A growing number of retirees in Japan are falling victim to fraud, underscoring one of the downsides of promoting personal investment in the world’s most aged nation.
Combating the problem is a rising challenge for the government of Prime Minister Shinzo Abe, as it encourages Japanese households to shift more of their ¥1.654 quadrillion ($14 trillion) in assets out of savings accounts and into investments that boost the economy.
The rally in Japanese stocks that’s bolstered wealth for shareholders has also rekindled interest in riskier investments among some retirees — many of whom retreated from the market more than two decades ago when the country’s asset bubble imploded. Surging equities contrast with annual returns of about 0.02 percent on savings accounts at Japan’s biggest banks.
“Old people can’t tell an investment from a fraud. They’re not financially literate,” says Tetsuro Arai, a lawyer at the Aoi Law Office in Tokyo, which specializes in helping fraud victims get their money back. “The government’s campaign to encourage older people to start investing means a growing number of them are getting trapped by scams.”
People over 60 were the victims in more than 90 percent of the 1,875 cases of fraud in financial instruments identified by the National Police Agency in 2013, the most recent figures show. Preliminary data for the first half of last year shows the trend continuing.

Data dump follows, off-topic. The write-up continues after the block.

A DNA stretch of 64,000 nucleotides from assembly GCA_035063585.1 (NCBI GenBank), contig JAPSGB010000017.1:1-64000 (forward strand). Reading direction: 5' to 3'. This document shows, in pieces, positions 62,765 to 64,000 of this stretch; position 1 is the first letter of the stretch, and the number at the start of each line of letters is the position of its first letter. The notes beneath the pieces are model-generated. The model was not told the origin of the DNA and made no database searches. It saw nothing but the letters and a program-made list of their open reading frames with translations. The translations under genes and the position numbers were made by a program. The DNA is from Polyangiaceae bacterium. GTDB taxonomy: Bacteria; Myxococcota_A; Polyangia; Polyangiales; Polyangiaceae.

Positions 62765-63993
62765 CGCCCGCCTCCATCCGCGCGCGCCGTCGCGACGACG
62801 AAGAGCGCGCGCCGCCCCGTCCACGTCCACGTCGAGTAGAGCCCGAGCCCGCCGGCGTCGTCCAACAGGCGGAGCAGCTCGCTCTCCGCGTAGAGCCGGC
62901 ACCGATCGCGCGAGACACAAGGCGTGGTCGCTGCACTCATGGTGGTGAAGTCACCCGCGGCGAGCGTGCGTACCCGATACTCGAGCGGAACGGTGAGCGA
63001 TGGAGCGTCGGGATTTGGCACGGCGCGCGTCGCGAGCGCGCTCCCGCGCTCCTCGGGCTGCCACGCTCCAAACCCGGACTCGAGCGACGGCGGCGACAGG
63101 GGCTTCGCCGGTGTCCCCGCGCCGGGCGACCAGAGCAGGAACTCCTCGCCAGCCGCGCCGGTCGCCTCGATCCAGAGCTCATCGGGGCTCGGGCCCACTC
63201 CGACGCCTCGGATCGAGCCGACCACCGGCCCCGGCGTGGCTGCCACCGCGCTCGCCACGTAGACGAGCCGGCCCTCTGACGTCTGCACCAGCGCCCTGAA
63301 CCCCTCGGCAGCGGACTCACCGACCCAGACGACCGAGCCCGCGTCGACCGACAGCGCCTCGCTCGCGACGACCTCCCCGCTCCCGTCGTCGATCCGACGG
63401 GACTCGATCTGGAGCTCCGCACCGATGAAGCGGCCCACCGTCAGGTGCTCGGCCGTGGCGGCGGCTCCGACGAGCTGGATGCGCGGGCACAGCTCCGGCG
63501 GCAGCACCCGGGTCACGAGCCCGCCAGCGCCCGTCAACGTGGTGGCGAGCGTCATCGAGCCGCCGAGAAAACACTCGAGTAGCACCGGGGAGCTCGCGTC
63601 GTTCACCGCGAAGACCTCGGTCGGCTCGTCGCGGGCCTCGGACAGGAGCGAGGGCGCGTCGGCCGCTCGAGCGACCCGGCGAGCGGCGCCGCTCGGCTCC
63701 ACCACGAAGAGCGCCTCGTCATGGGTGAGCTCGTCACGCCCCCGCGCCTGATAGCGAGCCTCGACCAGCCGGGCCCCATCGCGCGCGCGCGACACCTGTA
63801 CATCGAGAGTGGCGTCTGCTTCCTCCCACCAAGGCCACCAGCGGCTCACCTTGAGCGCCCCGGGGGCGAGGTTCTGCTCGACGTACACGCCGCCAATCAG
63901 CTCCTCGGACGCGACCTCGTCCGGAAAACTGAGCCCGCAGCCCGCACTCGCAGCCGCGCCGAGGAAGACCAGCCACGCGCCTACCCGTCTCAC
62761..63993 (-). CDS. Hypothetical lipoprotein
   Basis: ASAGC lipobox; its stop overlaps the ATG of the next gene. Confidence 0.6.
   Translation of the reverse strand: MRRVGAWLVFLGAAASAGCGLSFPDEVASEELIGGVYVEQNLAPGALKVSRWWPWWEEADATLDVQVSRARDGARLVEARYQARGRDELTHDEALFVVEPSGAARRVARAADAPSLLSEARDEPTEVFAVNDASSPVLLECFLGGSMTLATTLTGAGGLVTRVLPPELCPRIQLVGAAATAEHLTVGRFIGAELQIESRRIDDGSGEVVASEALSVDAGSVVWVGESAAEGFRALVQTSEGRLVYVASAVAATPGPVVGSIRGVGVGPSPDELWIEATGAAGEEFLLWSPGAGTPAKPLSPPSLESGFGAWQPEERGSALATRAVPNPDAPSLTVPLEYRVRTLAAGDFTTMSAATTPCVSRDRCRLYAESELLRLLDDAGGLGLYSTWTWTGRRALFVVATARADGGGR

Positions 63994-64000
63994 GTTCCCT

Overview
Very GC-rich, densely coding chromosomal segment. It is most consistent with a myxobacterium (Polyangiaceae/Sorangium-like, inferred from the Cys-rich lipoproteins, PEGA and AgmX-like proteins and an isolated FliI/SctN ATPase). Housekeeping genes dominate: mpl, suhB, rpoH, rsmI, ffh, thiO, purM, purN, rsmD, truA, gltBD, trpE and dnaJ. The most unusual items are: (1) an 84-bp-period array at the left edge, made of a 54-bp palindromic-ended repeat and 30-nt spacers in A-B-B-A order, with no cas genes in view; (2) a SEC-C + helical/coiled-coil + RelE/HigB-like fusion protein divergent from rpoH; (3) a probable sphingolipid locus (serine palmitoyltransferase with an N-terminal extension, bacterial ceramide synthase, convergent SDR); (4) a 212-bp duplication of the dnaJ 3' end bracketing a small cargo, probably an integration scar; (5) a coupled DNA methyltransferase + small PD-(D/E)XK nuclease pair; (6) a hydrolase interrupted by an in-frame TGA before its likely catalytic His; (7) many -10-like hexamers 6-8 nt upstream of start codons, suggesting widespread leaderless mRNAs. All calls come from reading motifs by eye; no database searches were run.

The number of offenses, which jumped from 112 cases reported in 2010 when police first began compiling these figures, included the sale of unlisted stocks, corporate bonds and other securities that had little value or didn’t exist at all.
Losses in 2013 amounted to ¥17.9 billion, the police estimate. Data from the National Consumer Affairs Center show 17 percent of victims invested more than ¥10 million.
Arai said the number of undetected cases may exceed 100,000 annually.
Police, who arrested 479 people for these kinds of crimes in 2013, are running awareness campaigns about the dangers through posters at banks and face-to-face meetings with the elderly.
People 60 or older account for more than 33 percent of the population in Japan, and the figure is set to rise to about 39 percent by 2030, increasing the pool of potential targets of fraud.